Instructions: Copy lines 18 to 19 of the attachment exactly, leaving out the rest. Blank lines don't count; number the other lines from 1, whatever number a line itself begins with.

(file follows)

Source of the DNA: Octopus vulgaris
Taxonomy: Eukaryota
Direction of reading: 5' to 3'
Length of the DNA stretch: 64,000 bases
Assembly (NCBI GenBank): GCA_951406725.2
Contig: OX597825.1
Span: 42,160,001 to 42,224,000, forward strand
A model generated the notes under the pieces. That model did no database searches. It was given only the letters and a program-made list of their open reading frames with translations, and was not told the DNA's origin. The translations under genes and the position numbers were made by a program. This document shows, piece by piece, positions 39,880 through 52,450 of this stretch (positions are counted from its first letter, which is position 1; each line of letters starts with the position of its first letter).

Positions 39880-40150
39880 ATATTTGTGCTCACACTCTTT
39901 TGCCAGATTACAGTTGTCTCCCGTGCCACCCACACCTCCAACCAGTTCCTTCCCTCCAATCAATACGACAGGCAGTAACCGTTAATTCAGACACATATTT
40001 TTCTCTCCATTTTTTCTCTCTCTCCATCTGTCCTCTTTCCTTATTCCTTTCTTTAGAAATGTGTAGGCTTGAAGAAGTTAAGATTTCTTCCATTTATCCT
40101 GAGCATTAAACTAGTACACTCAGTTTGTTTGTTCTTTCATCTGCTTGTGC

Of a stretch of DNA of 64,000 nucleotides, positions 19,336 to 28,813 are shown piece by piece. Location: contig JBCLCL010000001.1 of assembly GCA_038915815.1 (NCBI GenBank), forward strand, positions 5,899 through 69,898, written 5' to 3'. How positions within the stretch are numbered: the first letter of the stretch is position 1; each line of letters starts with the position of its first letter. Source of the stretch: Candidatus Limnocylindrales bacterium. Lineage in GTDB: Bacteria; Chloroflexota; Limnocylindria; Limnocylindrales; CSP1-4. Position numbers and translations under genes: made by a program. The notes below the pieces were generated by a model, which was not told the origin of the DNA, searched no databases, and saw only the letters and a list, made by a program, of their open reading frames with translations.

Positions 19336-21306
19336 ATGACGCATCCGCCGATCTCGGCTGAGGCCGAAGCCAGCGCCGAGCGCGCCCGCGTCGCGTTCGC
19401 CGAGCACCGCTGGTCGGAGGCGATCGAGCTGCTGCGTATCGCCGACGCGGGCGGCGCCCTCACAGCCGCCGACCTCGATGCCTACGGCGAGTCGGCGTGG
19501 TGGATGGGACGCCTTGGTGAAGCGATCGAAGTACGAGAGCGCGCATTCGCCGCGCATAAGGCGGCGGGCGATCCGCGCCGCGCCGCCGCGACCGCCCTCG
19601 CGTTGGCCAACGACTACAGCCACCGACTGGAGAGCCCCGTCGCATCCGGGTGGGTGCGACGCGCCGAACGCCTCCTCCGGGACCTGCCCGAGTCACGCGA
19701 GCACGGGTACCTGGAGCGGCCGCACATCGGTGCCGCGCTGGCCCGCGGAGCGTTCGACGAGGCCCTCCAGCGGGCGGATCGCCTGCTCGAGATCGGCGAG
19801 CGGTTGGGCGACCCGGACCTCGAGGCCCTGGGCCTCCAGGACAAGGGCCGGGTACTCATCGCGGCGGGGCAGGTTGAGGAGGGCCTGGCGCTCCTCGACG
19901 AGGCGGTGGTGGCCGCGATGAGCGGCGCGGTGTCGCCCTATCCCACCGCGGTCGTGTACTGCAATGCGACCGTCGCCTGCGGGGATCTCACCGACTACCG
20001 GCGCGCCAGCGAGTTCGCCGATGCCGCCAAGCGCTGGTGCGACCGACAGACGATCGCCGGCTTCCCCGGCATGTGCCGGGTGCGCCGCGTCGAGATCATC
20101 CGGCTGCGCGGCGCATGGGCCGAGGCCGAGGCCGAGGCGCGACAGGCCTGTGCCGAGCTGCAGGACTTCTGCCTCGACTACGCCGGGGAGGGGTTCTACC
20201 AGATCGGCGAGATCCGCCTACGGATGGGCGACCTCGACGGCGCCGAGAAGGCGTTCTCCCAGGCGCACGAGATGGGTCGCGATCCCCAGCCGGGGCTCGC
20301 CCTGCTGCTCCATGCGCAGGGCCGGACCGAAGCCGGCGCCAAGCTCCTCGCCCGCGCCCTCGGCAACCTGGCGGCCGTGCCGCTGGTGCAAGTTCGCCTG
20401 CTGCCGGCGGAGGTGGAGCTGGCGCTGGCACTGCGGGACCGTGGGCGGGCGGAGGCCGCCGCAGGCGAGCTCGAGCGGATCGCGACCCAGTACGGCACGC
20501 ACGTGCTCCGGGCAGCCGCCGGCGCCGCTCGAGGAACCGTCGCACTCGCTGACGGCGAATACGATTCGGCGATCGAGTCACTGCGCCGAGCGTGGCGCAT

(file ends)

19501 TGGATGGGACGCCTTGGTGAAGCGATCGAAGTACGAGAGCGCGCATTCGCCGCGCATAAGGCGGCGGGCGATCCGCGCCGCGCCGCCGCGACCGCCCTCG
19601 CGTTGGCCAACGACTACAGCCACCGACTGGAGAGCCCCGTCGCATCCGGGTGGGTGCGACGCGCCGAACGCCTCCTCCGGGACCTGCCCGAGTCACGCGA